When writing a flashback, the idea is to keep them to as few as possible and only include information that is essential to moving the plot forward. A flashback can have a big impact on forward momentum if not handled properly and can create distance between the reader and the characters. If you are using the flashback technique we have four easy tips for you to follow to make sure the transition is successful. Have you checked out our article here on the what, why and when of using flashbacks?
How Do You Transition Into a Flashback?
A flashback transition can take on several formats – it can either be a smooth transition that is eased into and out of carefully or it can be a jarring transition – one where the writer intentionally jolts the character and therefore the reader into the transition.
There are several ways to write a transition into a flashback.
i) Consider context – will it be jarring or smooth? Both types of transitions work well. People can be jolted into a flashback or they can slip into a dream-like state of flashback. Be careful with the dream-like state as you will still need to define clear boundaries of what is present day and what isn’t.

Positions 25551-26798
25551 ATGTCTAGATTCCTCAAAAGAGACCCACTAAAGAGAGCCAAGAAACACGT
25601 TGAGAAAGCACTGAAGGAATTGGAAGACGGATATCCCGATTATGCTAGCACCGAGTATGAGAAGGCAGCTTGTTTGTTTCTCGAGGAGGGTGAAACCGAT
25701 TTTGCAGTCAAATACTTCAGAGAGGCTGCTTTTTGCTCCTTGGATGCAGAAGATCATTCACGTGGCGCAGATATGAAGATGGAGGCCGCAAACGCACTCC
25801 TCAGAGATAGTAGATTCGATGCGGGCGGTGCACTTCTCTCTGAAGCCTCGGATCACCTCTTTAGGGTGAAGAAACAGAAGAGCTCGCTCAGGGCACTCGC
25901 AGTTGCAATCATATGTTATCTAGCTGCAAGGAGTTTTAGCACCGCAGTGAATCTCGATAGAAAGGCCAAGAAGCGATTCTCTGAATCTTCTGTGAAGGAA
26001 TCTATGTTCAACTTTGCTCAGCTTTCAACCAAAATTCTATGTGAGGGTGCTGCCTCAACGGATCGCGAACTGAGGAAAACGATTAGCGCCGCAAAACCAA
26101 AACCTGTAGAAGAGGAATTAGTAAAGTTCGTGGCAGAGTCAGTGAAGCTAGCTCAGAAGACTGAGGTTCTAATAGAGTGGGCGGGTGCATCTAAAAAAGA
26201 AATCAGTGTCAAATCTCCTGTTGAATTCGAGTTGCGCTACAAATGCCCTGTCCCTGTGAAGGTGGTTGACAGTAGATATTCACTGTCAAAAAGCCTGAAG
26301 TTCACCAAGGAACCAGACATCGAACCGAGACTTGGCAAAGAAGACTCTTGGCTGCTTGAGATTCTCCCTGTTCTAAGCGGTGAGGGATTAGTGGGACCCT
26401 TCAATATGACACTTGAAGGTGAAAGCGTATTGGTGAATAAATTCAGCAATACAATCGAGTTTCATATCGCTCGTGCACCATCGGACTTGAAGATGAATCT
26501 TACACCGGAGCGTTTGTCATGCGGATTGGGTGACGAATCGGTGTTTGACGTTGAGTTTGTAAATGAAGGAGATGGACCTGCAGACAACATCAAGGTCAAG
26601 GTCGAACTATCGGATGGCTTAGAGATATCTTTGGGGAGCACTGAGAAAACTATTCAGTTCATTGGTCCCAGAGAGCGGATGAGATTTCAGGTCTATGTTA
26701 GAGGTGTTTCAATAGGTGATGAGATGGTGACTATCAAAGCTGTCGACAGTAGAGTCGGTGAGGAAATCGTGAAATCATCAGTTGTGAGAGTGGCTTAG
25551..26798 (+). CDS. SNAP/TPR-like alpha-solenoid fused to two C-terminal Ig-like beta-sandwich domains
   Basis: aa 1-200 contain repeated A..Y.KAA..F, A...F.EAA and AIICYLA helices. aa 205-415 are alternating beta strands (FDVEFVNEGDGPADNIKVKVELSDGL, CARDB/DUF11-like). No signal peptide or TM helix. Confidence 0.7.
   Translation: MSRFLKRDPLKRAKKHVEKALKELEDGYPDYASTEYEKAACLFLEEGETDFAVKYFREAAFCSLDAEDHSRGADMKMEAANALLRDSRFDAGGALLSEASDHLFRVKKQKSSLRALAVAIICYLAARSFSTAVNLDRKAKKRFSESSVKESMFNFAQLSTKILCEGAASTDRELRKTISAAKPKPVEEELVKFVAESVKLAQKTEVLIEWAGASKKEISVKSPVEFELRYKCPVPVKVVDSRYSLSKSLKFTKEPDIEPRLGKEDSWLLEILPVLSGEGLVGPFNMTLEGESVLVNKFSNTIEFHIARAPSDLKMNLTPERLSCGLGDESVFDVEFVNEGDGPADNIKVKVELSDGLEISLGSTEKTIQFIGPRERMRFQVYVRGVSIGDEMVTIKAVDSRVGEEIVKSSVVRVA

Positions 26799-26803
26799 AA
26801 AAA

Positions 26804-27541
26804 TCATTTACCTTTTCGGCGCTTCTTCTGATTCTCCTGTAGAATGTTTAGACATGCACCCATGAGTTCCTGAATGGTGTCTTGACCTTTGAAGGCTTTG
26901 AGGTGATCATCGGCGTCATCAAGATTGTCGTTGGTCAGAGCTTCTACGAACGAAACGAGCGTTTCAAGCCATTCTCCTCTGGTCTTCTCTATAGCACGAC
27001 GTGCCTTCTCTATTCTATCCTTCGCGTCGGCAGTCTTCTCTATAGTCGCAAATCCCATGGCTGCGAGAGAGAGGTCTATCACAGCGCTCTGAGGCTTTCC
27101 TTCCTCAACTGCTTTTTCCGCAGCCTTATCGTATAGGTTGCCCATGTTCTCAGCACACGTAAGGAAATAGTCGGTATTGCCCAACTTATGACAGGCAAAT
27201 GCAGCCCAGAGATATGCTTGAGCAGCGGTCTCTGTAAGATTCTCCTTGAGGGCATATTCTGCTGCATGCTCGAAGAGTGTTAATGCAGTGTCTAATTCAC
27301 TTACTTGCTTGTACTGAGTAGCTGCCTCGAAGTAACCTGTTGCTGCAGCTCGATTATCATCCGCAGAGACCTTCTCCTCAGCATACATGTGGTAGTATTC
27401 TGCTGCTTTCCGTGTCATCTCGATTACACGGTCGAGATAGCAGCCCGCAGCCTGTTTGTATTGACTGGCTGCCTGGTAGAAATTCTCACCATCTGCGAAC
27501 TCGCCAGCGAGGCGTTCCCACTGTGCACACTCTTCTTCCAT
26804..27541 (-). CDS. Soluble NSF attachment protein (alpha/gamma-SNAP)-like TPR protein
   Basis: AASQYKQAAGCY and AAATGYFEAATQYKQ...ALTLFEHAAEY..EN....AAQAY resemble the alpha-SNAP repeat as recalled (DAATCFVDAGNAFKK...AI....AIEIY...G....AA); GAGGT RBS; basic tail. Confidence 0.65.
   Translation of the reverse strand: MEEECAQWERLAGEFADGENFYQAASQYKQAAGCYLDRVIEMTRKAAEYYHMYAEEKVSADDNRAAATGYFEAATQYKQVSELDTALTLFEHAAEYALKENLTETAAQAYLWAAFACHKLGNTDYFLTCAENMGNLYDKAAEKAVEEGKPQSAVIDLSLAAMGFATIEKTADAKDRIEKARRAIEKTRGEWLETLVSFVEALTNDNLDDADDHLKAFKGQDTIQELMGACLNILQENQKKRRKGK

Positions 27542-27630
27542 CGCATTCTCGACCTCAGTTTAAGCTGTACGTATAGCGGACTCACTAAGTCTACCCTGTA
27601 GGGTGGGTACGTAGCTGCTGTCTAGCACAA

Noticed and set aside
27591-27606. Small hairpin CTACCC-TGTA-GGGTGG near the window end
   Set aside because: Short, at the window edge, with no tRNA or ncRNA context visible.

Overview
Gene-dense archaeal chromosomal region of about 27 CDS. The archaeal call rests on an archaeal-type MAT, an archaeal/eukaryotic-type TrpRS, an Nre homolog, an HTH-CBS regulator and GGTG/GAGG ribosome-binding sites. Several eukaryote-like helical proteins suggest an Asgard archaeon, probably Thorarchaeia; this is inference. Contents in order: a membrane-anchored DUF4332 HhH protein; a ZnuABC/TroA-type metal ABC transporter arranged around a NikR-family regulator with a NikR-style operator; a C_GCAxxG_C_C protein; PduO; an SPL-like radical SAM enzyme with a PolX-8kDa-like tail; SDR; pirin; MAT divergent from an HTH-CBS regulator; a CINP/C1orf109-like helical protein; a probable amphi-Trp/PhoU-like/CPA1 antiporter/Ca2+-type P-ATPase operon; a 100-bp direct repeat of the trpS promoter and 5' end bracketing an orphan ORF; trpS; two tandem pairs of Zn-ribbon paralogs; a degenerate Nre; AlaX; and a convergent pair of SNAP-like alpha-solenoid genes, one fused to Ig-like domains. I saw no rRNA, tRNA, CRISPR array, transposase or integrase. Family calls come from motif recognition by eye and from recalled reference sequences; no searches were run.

ii) Through a physical or emotional trigger – smells, sounds, senses.
iii) Stay consistent with your return to the present – if the present is fast-paced – keep it consistent with that, if on the other hand it is slow and nostalgic, keep it inline with that.
iv) Keep it short and focused – this avoids any kind of confusion. The longer and more complicated it becomes, the more it has to work to serve its purpose clearly.
Flashbacks can occur mid chapter, or sometimes, to avoid any clunkiness in the transition, they can be included at the beginning of a chapter. One of the most important points about a transition is that the ensuing passage or flashback must contrast with the preceding and following passages. This is particularly important as it clearly signals to the reader that there has been a shift in time. The transition must be purposeful and consistent both into and out of the flashback.
The Flashback Effect
Any shift in time will affect the action both before and afterwards as the reader’s perspective will be altered. The reader will potentially go back to readdress events they have already processed.
Remember when you continue to write, that you must keep the action moving forward and, that the reader will have a deeper knowledge or understanding of your main character and therefore a new perspective.
The most important thing to remember is to only use a flashback when there really is no other way to get the information across that you absolutely need the reader to know. The flashback is a very handy literary device; however, it can be a hindrance if used too often or incorrectly.
For more on this read our article on the Why, How and When of Writing Flashbacks Into Your Novel
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